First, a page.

Enabling Growth

Enabling Growth

According to the revised Unitary Plan, Auckland is forecast to grow from a population of 1.4 million in 2013 to approximately 2.4 million over the next 30 years. A Rural Urban Boundary (RUB) will clearly define where urban growth can and can’t go in that period. The plan also sets a goal of providing 60% of new homes being built within the existing metropolitan area, the 2010 Metropolitan Urban Limit (MUL) and 40% outside the MUL in new greenfield developments. The plan also sets goals for intensification, in  terms of lot size, building storey etc.      

Supporting the Unitary Plan are two key documents. One is the 2012 Capacity for Growth Study which is currently being updated to align with the Unitary Plan. The Capacity for Growth Study will determine the maximum development capacity in the Auckland region in terms of residential and commercial developments.

The other key document is the Population Growth Model, which forecasts the rate of growth, but does not include non-resident populations such as commercial, healthcare, educational and visitor activities which also impact on planning for growth.

To enable growth, there needs to be alignment with the essential infrastructure service providers of water, wastewater, drainage (stormwater), transport and power. This means alignment of capital programmes to ensure all the services are in place to enable the growth of the city, to provide for the residential subdivisions, schools, healthcare and commercial activities.

However, to align the capital programmes, there needs to be a clear understanding of the time phasing of this spatial development. In the short-term, that is relatively easy to ascertain. The areas that are already fully infrastructure enabled or can be enabled quickly have already been identified as Special Housing Areas (SHAs). It is also relatively easy to forecast the time phasing of growth based on historical population growth and the percentage of development capacity already developed.

Forecasting the time phasing of spatial growth in the medium term outside the MUL is significantly more challenging and requires a thorough understanding of the developer community, market drivers and development enablers such as programmes by other agencies to build education, healthcare and commercial centres. To identify, prioritise and plan for these developments outside the MUL may be harder with many developers wanting to benefit from the current upswing in demand.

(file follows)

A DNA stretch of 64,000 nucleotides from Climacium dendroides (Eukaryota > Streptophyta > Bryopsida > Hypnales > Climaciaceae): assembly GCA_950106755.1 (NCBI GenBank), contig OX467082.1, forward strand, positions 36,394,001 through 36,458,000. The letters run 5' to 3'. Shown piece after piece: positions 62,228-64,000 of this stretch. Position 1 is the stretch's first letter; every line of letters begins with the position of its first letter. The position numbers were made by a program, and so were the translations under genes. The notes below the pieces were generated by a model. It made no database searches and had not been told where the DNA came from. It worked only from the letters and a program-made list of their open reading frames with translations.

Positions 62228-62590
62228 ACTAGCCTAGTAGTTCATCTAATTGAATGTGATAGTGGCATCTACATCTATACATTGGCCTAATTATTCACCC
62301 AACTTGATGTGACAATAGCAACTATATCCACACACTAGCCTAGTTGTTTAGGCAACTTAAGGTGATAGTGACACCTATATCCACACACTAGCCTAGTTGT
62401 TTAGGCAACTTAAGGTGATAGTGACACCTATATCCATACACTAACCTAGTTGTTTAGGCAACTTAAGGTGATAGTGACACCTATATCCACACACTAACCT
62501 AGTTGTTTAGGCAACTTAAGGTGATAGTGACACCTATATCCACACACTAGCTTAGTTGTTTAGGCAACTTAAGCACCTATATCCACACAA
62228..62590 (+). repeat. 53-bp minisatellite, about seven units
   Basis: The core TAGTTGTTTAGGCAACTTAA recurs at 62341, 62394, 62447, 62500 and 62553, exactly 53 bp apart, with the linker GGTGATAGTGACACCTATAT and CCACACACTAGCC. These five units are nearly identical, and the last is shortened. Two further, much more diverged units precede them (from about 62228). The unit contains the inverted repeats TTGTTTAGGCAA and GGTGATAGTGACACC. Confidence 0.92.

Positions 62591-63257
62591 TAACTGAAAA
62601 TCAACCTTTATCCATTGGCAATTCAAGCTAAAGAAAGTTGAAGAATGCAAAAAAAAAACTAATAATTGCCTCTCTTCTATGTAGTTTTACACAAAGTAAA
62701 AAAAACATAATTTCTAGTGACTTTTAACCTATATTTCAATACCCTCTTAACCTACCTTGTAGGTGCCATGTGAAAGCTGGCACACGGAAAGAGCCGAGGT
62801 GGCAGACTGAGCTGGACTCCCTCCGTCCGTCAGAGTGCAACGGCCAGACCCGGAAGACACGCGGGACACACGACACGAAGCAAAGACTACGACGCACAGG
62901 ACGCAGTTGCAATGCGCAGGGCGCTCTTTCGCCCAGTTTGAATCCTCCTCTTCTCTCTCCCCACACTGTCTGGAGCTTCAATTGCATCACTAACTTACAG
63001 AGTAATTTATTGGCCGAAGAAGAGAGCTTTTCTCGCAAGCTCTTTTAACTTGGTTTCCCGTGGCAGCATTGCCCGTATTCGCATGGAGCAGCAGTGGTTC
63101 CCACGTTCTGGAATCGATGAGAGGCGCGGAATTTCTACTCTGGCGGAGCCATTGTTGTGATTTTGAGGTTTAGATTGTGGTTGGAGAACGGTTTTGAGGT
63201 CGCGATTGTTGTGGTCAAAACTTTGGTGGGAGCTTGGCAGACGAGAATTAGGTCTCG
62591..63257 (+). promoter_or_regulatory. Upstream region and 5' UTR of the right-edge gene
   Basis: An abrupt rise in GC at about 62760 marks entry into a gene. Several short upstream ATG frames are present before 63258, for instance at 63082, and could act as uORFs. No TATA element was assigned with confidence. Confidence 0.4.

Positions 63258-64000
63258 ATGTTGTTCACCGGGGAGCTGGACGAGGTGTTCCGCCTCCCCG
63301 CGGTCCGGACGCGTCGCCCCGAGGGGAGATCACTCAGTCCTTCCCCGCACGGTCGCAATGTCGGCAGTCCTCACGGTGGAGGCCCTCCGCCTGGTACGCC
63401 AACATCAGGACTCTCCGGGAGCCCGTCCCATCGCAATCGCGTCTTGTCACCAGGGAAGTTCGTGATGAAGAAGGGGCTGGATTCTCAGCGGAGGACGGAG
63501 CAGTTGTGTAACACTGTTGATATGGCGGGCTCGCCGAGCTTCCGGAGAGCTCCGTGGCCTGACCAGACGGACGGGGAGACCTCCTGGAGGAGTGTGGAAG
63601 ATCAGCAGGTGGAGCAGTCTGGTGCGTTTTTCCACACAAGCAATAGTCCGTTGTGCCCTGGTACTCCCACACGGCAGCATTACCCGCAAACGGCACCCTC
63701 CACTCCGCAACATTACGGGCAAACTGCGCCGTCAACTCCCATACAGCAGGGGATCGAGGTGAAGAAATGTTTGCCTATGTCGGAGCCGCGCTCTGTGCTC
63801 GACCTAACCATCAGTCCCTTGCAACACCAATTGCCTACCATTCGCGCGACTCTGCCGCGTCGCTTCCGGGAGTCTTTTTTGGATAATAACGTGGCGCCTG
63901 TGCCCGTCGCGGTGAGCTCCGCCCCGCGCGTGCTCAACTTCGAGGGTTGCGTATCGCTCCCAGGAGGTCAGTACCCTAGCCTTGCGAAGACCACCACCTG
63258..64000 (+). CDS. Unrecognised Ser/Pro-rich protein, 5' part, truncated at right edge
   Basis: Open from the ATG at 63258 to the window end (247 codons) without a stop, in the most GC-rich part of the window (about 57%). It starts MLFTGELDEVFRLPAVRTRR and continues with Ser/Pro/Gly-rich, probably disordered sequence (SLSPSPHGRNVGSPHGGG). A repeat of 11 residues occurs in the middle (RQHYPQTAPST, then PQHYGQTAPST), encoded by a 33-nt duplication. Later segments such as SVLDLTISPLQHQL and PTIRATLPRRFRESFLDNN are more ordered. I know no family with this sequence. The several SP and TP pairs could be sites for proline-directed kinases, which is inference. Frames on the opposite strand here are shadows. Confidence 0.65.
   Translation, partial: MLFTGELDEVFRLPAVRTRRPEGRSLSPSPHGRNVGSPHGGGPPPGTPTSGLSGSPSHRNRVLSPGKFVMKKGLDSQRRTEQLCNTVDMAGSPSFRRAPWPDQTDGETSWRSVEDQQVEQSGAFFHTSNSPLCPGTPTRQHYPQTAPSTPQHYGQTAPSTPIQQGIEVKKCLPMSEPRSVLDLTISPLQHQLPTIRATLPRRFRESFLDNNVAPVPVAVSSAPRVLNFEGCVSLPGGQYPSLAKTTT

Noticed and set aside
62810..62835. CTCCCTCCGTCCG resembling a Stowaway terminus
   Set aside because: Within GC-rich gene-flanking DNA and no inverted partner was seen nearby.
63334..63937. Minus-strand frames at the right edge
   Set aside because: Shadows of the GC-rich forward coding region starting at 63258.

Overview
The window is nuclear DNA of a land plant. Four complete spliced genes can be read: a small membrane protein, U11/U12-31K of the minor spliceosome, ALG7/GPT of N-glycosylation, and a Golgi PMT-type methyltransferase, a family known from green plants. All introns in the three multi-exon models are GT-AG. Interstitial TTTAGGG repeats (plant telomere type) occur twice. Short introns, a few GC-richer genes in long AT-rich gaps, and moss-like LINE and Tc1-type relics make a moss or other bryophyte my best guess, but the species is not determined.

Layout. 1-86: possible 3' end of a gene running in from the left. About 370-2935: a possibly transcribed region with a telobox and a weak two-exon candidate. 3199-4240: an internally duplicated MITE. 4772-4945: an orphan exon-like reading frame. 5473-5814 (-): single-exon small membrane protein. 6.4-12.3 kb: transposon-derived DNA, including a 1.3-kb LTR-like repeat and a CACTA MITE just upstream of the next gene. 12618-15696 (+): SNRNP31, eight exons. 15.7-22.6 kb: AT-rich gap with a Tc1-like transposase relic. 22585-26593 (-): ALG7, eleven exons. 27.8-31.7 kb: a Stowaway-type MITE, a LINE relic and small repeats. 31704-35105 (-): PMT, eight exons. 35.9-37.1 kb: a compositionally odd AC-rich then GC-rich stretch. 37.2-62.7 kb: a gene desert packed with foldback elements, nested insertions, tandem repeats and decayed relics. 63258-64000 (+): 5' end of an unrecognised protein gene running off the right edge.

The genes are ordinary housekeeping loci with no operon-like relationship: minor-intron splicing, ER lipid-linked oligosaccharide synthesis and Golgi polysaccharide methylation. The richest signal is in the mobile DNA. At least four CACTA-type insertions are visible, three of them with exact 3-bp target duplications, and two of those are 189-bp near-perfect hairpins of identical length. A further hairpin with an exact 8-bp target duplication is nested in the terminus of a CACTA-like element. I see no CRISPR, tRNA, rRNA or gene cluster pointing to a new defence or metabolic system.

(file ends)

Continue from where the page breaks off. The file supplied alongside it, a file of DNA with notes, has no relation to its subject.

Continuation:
Ideally, development should be market driven. Developers that have the right product at an affordable price in a desired location should drive growth. People buying what they want, where they want at a price they can afford.

But life isn’t that simple. For this to happen all the infrastructure to cater for all the growth over the next 30 years needs to be in  place now, and none of the infrastructure providers have the capital or human resources or time to enable that level of market driven choice.

The infrastructure providers need clarity on staged development - a planned approach whereby specific areas are scheduled for infrastructure upgrades and the land then released and re-designated to facilitate growth.

This approach is not without drawbacks, particularly if the growth doesn’t occur because the market was misinterpreted. There are plenty of examples in Auckland where the city invested in infrastructure and the subsequent growth has been slow and low. This approach also results in winner and losers in terms of land values. It is in the interests of developers with large land holdings to lobby Council to ensure the phasing of the release of land and re-designations are in their interests.

To circumvent these issues, previous councils, such as Manukau City, took the approach that the developer is responsible for providing the enabling infrastructure at their own cost. Thus a developer who wanted to develop a new subdivision was responsible for the design and delivery of all bulk infrastructure.  This would also service any  upstream developments. Rebates to the developer may only be distributed over time as Council raised developer contribution funds from subsequent developers. So, first mover advantages come with first mover costs. At best, this approach can lead to arbitrary, unplanned growth combined with high section prices as developers pass on costs to purchasers. At worst, it can stifle development as the cost of the enabling infrastructure is too high for a single developer to absorb

Therefore a debate is required between city planners, infrastructure providers and the development community. A debate to ensure there is planned spatial growth. That the infrastructure providers have the clarity and certainty required to implement and cater for the increased demand. But the debate and the plan must also be responsive to market demands and  not result in winners and losers among the developers who are ultimately building the future of the  city.

This thought leadership article is by Stephen Finnemore, a Technical Director at Harrison Grierson.

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